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Dominance in dog towards ds

(19 Posts)
MissStein Tue 17-Jan-17 19:23:28

Some help/advice sought. We got a dog about 6 months ago. He was about 7 months when we got him. I didnt particularly want another dog (we already have a 7 year old dog) but imo it was being neglected (stuck in cage all the time, owner hadnt house trained it/given how it used to react to quick movements when he first came I suspect it was smacked/beaten) I took it in out of sympathy. Has been a struggle but have house trained him. However in the last 3 weeks he has being snapping at ds (6). Ds said it was for nothing but first two times i didnt witness so assumed ds had maybe stepped on him by accident or scared him. However, dd just snapped at ds in front of me and i can say it was for no other reason than ds came to sit beside me. Ddog has left red marks on ds face. Would it be totally bad to consider rehoming ddog to somewhere without children? Id feel really guilty but not sure how else to ensure ds safety. Thought about stair gates to keep dog in separate room, but then ddog would be confined to one room with no contact until ds went to bed which doesnt seem like much of a life. Ds is also ASD which also complicates matters and i couldnt ensure that ds wouldnt open gate to either get in room or let ddog out. Feeling rather torn and guilty at the moment.

ReggaeShark Tue 17-Jan-17 19:33:20

I'd get rid but I wouldnt have taken in a traumatised dog with a 6 year old in the first place.

sodabreadjam Tue 17-Jan-17 19:39:11

Try to have the dog rehomed somewhere without children and make sure the new owners have full knowledge of his temperament.

If the dog can't be rehomed it should be put to sleep.

I wouldn't delay on this in case something worse happens.

Couldn't imagine living with dog and child in separate rooms - that would be so stressful and difficult to maintain.

MissStein Tue 17-Jan-17 19:42:29

we didnt realise how traumatised it was until we'd had it a few days. Every time dp or i raised our hands to do anything ddog would cower. It was more that it had no life being confined to one room/cage (from what i could gleam) and I felt heart sorry for it. Its a beautiful cute small breed dog, so i think it would be rehomed fairly successfully to a family with teenagers or an older person with no kids. I just feel guilty as he will think he has been abandoned again. We didnt go looking for it btw, the previous owner asked us if we could take him on as she wasnt coping doing a shit job.

sodabreadjam Tue 17-Jan-17 19:50:37

The fact that your son has ASD may be an extra complication. He may not be able to make allowances for the dog's needs and vice versa.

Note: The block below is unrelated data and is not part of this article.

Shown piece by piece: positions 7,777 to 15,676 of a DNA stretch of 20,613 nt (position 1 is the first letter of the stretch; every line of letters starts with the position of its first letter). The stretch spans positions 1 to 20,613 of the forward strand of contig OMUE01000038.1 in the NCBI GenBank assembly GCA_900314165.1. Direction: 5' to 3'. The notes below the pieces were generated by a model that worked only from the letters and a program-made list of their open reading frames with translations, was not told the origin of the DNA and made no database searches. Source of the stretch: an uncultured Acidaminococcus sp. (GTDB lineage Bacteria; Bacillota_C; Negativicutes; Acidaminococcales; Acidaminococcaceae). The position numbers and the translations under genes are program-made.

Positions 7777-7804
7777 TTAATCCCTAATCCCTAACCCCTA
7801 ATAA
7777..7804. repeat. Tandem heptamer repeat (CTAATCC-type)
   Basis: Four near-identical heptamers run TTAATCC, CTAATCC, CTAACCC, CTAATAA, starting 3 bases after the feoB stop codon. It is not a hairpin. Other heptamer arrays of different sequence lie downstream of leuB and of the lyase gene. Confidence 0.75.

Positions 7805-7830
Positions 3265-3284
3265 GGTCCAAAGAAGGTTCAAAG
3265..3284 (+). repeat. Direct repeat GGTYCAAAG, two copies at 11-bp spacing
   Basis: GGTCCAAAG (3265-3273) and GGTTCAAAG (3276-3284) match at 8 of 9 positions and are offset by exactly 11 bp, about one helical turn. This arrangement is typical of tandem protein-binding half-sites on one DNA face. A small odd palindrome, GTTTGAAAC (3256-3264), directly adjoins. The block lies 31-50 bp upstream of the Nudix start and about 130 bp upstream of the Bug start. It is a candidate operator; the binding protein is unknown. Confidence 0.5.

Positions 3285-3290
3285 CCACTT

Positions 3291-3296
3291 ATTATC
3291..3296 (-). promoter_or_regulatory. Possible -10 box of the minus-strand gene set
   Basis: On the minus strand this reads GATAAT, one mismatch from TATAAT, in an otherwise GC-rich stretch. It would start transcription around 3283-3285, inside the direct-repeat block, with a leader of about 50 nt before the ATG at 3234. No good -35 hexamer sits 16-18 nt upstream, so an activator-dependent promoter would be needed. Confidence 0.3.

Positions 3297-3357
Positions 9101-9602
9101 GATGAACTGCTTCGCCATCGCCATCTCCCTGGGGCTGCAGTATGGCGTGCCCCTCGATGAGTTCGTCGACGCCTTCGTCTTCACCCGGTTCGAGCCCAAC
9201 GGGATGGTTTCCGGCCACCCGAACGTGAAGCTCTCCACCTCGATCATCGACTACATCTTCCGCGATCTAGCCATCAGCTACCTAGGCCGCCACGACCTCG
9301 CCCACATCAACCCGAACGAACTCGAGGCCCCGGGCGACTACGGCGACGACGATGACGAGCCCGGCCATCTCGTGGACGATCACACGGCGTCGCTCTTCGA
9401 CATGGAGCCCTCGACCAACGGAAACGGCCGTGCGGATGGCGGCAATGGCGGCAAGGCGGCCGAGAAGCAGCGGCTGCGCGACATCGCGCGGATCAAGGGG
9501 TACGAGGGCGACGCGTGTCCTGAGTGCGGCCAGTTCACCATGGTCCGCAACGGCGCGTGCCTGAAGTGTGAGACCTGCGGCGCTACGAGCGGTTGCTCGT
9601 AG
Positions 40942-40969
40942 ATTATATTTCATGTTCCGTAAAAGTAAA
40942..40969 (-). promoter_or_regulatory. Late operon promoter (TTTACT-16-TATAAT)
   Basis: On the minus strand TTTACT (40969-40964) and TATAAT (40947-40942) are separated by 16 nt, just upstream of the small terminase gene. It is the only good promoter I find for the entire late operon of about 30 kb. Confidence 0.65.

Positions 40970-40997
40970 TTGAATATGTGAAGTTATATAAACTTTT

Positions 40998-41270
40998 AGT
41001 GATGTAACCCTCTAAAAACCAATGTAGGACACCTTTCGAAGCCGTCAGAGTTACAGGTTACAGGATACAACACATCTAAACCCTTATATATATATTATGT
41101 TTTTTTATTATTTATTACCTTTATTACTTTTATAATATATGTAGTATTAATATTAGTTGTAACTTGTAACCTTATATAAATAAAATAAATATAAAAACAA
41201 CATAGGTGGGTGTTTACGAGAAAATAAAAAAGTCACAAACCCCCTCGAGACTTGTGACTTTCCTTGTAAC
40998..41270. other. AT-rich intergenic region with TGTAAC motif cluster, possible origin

The dog is not a good match for your child - or any young child to be honest.

MissStein Tue 17-Jan-17 19:57:09

Ds having ASD is the second main reason for rehoming. Ds doesnt fully understand giving dog extra allowances (to be fair ds doesnt really have anything to do with dog,, he just isnt interested in them). But he doesnt understand for example not to suddenly run up to me if dog is nearby. And i cant expect him to neither. Im just feeling guilty that ddog is gonna have abandonment issues, or maybe that i havent tried hard enough. And i cant help worrying about what will happen to ddog after i have given him to local pet rescue centre. I will still feel responsible for him. Just say the next owners dont cope with him. Id hate to think of him getting passed post to post. Im very much of a pet is for life, so rehoming flies in the face of what I think, even if it is the right/responsible thing to do for ds sake.

sodabreadjam Tue 17-Jan-17 20:02:55

I can understand your feelings of guilt but most of the damage has been done by the original owner.

You haven't been unkind to the dog - you just didn't understand what you were taking on and it hasn't worked out.

The only thing I would say is to be more careful in future with what you take on.

You have a kind heart and don't want to see an animal suffering but you already have a lot on your plate.

TrionicLettuce Tue 17-Jan-17 20:06:14

Firstly, as this seems to be a sudden change in behaviour I'd get him to the vet to rule out any physical issues which may be causing him to be short tempered. Snappiness is a very common first indicator that a dog is in pain.

If you want to rehome then I would urge you to do it through a reputable rescue. They will be better placed to vet potential homes and will be able to offer support and back up to his new owners. They may also know a behaviourist who would be able to work with you and the dog in the interim whilst a home or kennel/foster space is found.